Our Melody was princess of the day. You could see the white chairs from a distance that told the world, “Wedding!” It was a romantic outdoor setting, under a canopy of majestic old oak trees, appropriate for wedding vows spoken with lifetime integrity. Lights in the trees, mason jars with flowers, and popsicles brought whimsy and laughter to the celebration. (There was an evening breeze that made the air surprisingly cool. I was thankful for the warmth of my handwoven huck lace bamboo shawl.) Everything beckoned guests to come closer. And if you were close enough, you could smell the fragrance of the purple larkspur in Melody’s bridal bouquet!
Our heavenly Father is like that, beckoning us to come take a closer look. Close enough to enjoy warmth in the breeze, smell the flowers, and wonder at the mystery of true love.
May you come close enough to enjoy the details prepared for you.
When you give what you value most, the value of your gift increases. Exceptional giving communicates worth to the person on the receiving end. It was a joy to give these special towels to Melody. She was noticeably pleased with the gift, which was a delight for me to see! (You can see these towels just off the loom HERE.)
“Who gives this woman?” Steve has been practicing his four-word speech for tomorrow, “Her mother and I.” What a privilege that we get to be the ones to give such a cherished gift. And what a thrill to know that we will be on the receiving end, too, as we are given another son.
God gives good gifts. He always sends good things and perfect gifts.
A hemstitched edge deserves twisted fringe. You have to overlook the amount of time it takes to put this finishing touch on your handwoven articles (often as much, or more, time than it took to weave the cloth in the first place). You do it because you care about the end result. The hemstitching and fringe are the mat and frame for your work of art. Begin well and finish well.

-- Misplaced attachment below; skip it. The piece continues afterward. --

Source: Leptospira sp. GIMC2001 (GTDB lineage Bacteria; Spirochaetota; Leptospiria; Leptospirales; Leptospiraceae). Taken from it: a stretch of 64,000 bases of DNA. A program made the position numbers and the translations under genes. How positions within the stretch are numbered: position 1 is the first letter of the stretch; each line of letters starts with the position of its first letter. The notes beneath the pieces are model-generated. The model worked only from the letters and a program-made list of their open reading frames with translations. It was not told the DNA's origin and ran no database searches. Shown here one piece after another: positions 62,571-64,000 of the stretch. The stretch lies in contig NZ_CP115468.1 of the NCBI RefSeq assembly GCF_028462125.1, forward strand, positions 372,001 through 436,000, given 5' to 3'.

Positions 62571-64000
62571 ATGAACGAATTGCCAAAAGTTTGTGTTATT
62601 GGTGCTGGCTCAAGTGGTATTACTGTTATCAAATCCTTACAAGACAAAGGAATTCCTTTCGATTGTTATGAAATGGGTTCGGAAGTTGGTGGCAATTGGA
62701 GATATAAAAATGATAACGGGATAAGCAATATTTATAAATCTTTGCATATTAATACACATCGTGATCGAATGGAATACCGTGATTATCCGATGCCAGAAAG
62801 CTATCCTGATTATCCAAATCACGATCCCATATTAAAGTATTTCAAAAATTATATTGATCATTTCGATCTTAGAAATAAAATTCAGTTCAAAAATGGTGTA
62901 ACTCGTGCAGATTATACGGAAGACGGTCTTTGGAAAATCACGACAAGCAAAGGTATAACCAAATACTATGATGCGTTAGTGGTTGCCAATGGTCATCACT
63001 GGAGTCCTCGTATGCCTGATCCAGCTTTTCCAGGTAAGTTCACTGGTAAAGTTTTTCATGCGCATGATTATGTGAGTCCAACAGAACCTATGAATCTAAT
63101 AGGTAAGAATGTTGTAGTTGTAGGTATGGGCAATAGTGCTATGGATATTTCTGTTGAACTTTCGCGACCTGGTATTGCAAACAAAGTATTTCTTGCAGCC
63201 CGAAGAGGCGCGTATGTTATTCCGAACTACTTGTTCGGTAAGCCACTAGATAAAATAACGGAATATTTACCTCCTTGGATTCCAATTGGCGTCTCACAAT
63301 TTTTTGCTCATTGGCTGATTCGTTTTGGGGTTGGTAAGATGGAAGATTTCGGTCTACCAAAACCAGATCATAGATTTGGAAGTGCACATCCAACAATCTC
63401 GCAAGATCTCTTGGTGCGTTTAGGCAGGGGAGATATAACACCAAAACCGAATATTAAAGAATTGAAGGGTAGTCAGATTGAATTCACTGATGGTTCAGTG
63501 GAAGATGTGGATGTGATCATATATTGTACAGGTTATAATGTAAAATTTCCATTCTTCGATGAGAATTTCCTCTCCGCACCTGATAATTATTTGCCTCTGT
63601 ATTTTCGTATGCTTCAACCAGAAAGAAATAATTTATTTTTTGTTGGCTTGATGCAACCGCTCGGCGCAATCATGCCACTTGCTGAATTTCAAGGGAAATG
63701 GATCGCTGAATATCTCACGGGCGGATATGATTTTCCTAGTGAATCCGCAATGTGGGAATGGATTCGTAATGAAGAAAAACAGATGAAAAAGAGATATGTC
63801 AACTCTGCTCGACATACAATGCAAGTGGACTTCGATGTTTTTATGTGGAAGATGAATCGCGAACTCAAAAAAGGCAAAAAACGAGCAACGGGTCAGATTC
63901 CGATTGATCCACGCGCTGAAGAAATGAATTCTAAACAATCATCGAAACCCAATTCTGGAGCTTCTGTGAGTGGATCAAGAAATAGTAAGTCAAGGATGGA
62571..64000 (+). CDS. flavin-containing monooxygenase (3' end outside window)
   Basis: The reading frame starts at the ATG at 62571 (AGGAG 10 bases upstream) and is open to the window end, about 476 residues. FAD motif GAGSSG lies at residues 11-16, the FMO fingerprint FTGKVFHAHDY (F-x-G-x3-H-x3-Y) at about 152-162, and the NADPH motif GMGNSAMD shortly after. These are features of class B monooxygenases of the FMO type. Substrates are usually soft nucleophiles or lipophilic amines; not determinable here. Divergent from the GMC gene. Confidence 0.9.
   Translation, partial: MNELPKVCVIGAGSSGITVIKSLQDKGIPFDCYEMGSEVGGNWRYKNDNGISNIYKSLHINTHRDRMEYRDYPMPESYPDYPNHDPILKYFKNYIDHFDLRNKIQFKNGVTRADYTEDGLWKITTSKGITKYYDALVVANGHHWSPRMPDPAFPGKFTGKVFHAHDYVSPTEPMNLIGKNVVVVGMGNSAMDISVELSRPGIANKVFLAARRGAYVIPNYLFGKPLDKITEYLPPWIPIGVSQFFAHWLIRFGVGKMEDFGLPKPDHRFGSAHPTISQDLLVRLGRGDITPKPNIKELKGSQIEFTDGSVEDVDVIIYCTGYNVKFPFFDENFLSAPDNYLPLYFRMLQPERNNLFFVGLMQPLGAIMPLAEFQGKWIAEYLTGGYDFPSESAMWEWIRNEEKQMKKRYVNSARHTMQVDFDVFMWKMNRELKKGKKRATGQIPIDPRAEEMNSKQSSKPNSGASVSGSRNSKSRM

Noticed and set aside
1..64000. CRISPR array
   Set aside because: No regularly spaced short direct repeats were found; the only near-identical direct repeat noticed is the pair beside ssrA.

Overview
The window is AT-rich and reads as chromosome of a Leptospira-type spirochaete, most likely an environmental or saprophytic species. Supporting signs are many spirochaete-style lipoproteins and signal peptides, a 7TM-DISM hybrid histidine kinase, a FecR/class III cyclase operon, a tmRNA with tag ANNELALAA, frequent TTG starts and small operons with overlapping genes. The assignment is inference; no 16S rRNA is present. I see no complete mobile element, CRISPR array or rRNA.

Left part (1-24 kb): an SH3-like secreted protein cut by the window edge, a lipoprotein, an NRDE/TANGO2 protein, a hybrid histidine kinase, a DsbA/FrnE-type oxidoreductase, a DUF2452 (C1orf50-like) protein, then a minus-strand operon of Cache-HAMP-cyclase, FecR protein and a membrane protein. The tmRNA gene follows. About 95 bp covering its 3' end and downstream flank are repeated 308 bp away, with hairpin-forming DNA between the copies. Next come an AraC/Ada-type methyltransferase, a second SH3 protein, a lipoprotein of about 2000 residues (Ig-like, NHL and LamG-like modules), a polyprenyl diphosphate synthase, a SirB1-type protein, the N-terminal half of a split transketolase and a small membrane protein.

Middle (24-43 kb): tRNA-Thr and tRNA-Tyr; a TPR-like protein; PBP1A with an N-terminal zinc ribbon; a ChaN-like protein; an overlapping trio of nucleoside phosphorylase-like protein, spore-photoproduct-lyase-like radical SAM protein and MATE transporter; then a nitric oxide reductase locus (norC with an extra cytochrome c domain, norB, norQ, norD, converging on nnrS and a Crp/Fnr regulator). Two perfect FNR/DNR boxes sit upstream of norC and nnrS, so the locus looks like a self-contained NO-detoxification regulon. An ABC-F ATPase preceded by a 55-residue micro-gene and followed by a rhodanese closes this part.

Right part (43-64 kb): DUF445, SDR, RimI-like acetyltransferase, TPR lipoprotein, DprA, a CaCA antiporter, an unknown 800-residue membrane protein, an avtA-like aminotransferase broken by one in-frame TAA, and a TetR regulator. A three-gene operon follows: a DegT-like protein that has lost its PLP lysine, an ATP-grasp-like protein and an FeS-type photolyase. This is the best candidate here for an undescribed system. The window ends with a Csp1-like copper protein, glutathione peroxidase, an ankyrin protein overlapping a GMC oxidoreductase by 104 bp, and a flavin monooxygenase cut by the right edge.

This is a lesson for raising children and letting them go, too. You weave for years, give time-consuming attention to the finishing touches while they are in your hands, and then you let them go. Wedding in four days!
Counting down the days. Trying to reign in emotions as memories flood my mind of my little girl growing up. And resisting mild panic as I see loose ends dangling in wedding preparations. When I measure a warp, it is essential to accurately measure how many threads have accumulated around the warping reel. I keep track with a simple counting string. Measuring days is not that straightforward. Days pass by too quickly and too slowly at the same time.
May your days be lengthened and/or shortened, as needed.
Do you have a melody? Being a musician at heart, it’s fun to think of my weaving loom as a musical instrument. This is an instrument that produces fabric instead of harmonies. Throwing a shuttle takes practiced precision, as does gliding my bow across the strings of my ‘cello. When I step on treadles to change sheds on the loom, I imagine myself on the bench of a majestic pipe organ, playing the low notes with my feet. Every pass of the shuttle brings the formation of a melody in color and pattern. Rosepath is the prettiest melody of all. And rhythm, of course, is felt and heard as I play the loom instrument.
I make textural melodies on my weaving loom. I am certain my maker takes note of the music I make here. Whatever you do with a thankful heart becomes a song. And that song is your gift to your maker. When you turn what you do into an instrument of praise you experience the smile of God.
I have a melody, and I have a Melody, whose birthday is today, and whose wedding is eleven days away. Maybe she needs a new rug as a housewarming gift…